Early Career University Teachers’ Motivation and Feeling of Responsibility

Marold Wosnitza1, Kerstin Helker1, Caroline Mansfield2

1RWTH University Aachen, Germany; 2Murdoch University Perth, Australia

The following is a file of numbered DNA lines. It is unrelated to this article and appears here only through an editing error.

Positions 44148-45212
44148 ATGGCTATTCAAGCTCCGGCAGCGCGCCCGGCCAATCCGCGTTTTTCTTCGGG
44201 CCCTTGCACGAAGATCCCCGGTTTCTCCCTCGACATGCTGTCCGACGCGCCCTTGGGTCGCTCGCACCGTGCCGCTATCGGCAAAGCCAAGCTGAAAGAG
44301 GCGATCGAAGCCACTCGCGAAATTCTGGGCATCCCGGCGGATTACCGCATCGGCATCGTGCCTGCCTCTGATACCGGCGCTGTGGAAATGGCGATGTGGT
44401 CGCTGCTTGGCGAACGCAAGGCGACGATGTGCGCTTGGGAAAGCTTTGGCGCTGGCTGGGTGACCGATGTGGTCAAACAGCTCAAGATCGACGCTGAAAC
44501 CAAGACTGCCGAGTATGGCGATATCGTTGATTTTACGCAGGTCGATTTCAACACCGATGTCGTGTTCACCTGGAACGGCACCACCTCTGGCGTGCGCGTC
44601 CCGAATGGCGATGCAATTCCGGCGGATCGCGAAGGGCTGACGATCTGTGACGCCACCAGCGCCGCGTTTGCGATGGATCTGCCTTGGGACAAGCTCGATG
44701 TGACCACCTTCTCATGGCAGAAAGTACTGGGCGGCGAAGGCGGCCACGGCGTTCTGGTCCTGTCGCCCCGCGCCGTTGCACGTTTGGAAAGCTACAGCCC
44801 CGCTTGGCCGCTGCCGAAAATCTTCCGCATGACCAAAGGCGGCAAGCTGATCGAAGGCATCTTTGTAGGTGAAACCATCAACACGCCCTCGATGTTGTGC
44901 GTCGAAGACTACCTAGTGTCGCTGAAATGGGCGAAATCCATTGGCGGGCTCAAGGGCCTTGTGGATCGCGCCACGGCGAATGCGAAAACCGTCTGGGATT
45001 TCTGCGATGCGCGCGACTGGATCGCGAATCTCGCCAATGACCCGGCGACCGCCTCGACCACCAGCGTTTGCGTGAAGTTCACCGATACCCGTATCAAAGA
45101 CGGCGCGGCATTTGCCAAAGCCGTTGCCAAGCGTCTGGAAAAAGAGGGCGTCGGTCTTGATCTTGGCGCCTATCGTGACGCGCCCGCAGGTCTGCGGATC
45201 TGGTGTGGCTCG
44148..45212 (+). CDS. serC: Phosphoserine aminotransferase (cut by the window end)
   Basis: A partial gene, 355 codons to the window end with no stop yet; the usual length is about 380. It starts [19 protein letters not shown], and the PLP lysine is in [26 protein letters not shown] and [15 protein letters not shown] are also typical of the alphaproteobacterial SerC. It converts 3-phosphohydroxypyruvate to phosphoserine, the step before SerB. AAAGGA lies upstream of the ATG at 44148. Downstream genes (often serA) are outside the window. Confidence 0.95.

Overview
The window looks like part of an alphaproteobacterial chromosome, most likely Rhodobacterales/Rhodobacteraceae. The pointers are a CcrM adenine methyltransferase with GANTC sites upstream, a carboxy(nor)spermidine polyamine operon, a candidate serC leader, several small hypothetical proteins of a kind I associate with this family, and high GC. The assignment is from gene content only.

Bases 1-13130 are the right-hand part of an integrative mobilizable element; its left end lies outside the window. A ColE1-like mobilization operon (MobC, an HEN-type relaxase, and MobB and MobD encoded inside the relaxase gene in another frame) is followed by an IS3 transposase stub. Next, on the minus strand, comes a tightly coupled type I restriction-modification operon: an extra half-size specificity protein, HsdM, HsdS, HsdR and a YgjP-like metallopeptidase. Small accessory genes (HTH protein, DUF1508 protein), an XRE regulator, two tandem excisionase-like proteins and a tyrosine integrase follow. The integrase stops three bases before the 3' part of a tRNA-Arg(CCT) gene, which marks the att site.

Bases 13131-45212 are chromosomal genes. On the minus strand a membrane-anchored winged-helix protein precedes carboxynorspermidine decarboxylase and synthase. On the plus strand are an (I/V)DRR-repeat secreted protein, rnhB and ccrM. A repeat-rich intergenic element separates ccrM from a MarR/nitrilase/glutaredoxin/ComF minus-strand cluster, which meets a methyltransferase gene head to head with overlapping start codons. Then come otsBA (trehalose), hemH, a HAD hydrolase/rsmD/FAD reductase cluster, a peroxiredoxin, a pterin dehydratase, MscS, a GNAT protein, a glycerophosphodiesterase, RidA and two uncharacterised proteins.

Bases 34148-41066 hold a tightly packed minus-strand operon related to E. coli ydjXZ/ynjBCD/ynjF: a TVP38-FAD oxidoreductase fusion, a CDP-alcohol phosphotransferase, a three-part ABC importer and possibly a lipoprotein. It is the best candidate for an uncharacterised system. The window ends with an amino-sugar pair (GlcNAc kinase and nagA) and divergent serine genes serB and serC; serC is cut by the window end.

Teacher motivation has become a significant area of research in teaching and teacher education, focusing on many factors that influence a person’s motivation to pursue a career in teaching, more specifically to enter, leave or stay the profession. While most of the studies focus on schoolteachers, teachers in higher education have been left somewhat disregarded. Thus, this study investigates early career university teachers’ motivation, specifically focusing on their personal goals for teaching as opposed to their goals as a researcher. Results show that university teachers focus on their research and qualification rather than teaching and furthermore view their teaching as a means to an end. This view might result in or be caused by the finding of this study that beginning university teachers rate their teaching skills on an average level and feel less responsible for student motivation and achievement rather than for teaching and establishing relationships with their students.